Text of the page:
Despite their longstanding reputation as a hard-luck team, the Cleveland Cavaliers have held their coaches to a nearly impossible standard. Since LeBron James joined the team in 2003, the Cavs have had eight head coaching changes. John Beilein is the most recent head man in Cleveland.
Paul Silas came in to mentor the young phenom, but team owner Dan Gilbert fired him in 2005. Brendan Malone finished out the season before Mike Brown replaced him. Brown held the job from 2005 to 2010, which ended up being the third-longest tenure in team history. After Mike Brown, the team saw Byron Scott, Mike Brown again, and David Blatt before Tyronn Lue took the team to three consecutive NBA finals with a victory (with some believing they’d repeat the following year). Despite uplifting the entire city of Cleveland, Lue was let go in 2018, and Larry Drew took over. Drew found his way onto the hot seat quickly, and it wasn’t long until John Beilein signed a five-year contract to begin the 2019 season.
The rebuilding process begins in earnest under John Beilein
With a championship in the bag and LeBron chasing his dreams in Los Angeles, everyone in Cleveland is acutely aware that the rebuilding process has begun. The Cavaliers are actively looking to deal star Kevin Love, planning for five or 10 years down the road instead of trying to make the playoffs again now.
With low expectations for the near future, it would make sense that there isn’t a lot of immediate pressure on the head coach to win. Unfortunately, the hot seat in Cleveland might claim another victim soon, as John Beilein’s unpopularity is quickly growing among the team.
Beilein’s accomplishments before the Cavaliers
John Beilein coached Division I basketball from 1992 to 2019. He took Michigan’s men’s team to the NCAA Final Four twice, impressing critics and fans with his clean, straightforward style. In 2017, NCAA fans voted Beilein as the “cleanest” coach in college basketball, awarding him the title in a landslide.
Unfortunately, the popularity and respect John Beilein garnered for his reputation didn’t exactly follow him to the NBA. While he was hyped up by most fans as the Cavs’ new coach when he initially signed the deal, some were more hesitant. Many observers were concerned that despite his reputation in college ball, Beilein wouldn’t be likely to translate that success to the NBA. Too many things are different at the pro level, and the team wasn’t likely to be a contender anytime soon.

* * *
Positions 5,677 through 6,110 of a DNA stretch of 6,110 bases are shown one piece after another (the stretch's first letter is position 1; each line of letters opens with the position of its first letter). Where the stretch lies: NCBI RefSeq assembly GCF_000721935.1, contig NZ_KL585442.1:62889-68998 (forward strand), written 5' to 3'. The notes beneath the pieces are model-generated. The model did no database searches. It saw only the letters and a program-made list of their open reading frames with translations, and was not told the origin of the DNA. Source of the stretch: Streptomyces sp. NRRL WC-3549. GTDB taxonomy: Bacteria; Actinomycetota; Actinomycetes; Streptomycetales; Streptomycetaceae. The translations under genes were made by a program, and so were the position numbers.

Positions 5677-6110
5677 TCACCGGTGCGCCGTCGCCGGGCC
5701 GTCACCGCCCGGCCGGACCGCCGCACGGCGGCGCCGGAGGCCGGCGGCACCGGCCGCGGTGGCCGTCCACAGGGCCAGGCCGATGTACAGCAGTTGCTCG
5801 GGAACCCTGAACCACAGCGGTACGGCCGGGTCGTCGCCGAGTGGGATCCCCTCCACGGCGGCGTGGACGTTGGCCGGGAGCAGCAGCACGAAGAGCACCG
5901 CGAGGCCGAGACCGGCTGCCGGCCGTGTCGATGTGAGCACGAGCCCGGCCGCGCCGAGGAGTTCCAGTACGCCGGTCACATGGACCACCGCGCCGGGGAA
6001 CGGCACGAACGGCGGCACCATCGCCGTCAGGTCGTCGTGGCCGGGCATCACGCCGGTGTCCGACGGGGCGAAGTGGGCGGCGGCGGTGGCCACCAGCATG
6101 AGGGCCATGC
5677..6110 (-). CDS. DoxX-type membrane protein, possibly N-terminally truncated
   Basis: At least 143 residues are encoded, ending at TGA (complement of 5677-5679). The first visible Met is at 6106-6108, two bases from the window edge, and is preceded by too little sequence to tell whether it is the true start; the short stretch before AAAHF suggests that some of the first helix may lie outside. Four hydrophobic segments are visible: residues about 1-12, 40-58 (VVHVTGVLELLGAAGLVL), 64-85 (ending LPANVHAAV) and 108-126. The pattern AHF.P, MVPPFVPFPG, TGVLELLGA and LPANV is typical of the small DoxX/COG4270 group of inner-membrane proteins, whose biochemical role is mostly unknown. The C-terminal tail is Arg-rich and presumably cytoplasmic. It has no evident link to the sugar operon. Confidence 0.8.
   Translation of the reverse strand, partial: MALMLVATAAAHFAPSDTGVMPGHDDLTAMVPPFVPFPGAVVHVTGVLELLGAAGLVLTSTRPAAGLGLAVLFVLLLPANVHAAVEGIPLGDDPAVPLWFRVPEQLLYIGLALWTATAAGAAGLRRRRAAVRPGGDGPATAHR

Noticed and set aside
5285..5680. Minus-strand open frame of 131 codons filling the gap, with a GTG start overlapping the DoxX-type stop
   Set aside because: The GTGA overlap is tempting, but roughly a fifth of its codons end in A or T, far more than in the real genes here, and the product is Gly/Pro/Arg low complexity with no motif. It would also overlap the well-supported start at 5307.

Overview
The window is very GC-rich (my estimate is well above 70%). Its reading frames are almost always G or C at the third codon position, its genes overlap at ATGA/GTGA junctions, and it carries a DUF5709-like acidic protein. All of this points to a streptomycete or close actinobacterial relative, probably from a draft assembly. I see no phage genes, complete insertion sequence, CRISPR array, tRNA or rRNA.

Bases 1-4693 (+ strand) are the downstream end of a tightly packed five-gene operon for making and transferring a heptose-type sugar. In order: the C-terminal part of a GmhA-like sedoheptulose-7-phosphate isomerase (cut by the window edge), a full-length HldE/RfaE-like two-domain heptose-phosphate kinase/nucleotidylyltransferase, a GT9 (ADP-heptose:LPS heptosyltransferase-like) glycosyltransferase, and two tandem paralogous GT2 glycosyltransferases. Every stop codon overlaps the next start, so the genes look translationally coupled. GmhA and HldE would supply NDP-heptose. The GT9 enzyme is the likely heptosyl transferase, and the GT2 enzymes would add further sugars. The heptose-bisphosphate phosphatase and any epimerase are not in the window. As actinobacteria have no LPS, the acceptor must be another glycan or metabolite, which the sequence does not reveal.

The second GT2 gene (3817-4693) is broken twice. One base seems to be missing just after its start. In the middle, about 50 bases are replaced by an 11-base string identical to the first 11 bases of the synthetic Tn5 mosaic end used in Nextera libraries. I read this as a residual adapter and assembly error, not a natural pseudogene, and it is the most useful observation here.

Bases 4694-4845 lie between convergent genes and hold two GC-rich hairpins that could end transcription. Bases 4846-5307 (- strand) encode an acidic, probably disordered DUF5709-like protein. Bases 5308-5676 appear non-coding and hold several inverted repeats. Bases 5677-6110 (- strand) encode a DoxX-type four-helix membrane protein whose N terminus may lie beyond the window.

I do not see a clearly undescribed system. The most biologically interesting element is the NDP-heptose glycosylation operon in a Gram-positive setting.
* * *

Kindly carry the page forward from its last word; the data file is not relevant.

Tristan Thompson’s shouting match with John Beilein
In early December, anonymous sources within the Cavaliers organization reported that players started butting heads with Beilein following a 1-10 run. Some players revealed that Beilein was getting talked over in team discussions, with players “drowning out his voice” and that he’d lost them to the extent that concerns were going directly to assistant coaches who players considered “more ready for the NBA.”
On the flip side, some Cavs dispute the narrative that Beilein is the only problem. While the transition period with a new coach is rocky, “Coaching can’t fix 20 and 30-point blowouts.”
The discord escalated as the Cavs dropped to 6-19, with more and more reports coming out of Cleveland. Surprisingly, one of the most vocal critics of Beilein has also been his biggest defender. Beilein pulled Tristan Thompson from a game after the two were seen yelling at each other mid-game. However, Thompson recently took to the press to defend Beilein, stating that they had worked out the issue and that he’s behind the coach:
“There was a lot going on in the game, and I think I was just frustrated and voicing my frustration. Obviously, camera and media is going to make it bigger than it actually is. Me and coach talked about it, and we’re good. He understands my passion for the game. I understand his passion for the game. It’s just family members getting into a quick discussion. It happens like anything. We’ve moved on.”
John Beilein offered a similar olive branch in his comments to the media, and it appears that things have cooled down between the men for now.
The bottom line in Cleveland
As low as the expectations are for the 2019-20 Cavaliers, the consensus opinion is that Beilein needs to show he’s capable of coaching at an NBA level. A certain amount of leniency as the coach signed a five-year deal and no one expected the transition to be flawless, but time is ticking for Beilein. Pressure creates diamonds, but it also bursts pipes. The world is waiting to see which is the case with the Cavaliers.